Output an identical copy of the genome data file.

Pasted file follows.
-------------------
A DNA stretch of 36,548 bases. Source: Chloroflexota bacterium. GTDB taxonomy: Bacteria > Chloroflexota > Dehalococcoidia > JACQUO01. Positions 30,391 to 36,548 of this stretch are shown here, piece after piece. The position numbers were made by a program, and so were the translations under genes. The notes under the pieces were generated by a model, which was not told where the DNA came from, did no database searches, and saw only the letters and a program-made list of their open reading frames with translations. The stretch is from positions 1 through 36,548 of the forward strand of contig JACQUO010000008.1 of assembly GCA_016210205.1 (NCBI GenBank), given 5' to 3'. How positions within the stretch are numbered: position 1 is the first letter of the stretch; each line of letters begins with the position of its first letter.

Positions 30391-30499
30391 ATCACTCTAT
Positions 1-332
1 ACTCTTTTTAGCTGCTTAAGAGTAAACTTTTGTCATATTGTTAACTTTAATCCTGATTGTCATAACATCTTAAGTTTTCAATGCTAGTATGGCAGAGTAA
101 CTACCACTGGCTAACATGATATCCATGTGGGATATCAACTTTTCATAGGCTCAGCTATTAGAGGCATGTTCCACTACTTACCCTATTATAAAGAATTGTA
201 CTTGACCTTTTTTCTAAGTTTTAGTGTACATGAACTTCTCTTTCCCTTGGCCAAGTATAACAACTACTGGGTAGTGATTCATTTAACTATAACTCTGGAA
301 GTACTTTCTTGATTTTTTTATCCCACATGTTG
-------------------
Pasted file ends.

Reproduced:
A DNA stretch of 36,548 bases. Source: Chloroflexota bacterium. GTDB taxonomy: Bacteria > Chloroflexota > Dehalococcoidia > JACQUO01. Positions 30,391 to 36,548 of this stretch are shown here, piece after piece. The position numbers were made by a program, and so were the translations under genes. The notes under the pieces were generated by a model, which was not told where the DNA came from, did no database searches, and saw only the letters and a program-made list of their open reading frames with translations. The stretch is from positions 1 through 36,548 of the forward strand of contig JACQUO010000008.1 of assembly GCA_016210205.1 (NCBI GenBank), given 5' to 3'. How positions within the stretch are numbered: position 1 is the first letter of the stretch; each line of letters begins with the position of its first letter.

Positions 30391-30499
30391 ATCACTCTAT
Positions 1-332
1 ACTCTTTTTAGCTGCTTAAGAGTAAACTTTTGTCATATTGTTAACTTTAATCCTGATTGTCATAACATCTTAAGTTTTCAATGCTAGTATGGCAGAGTAA
101 CTACCACTGGCTAACATGATATCCATGTGGGATATCAACTTTTCATAGGCTCAGCTATTAGAGGCATGTTCCACTACTTACCCTATTATAAAGAATTGTA
201 CTTGACCTTTTTTCTAAGTTTTAGTGTACATGAACTTCTCTTTCCCTTGGCCAAGTATAACAACTACTGGGTAGTGATTCATTTAACTATAACTCTGGAA
301 GTACTTTCTTGATTTTTTTATCCCACATGTTG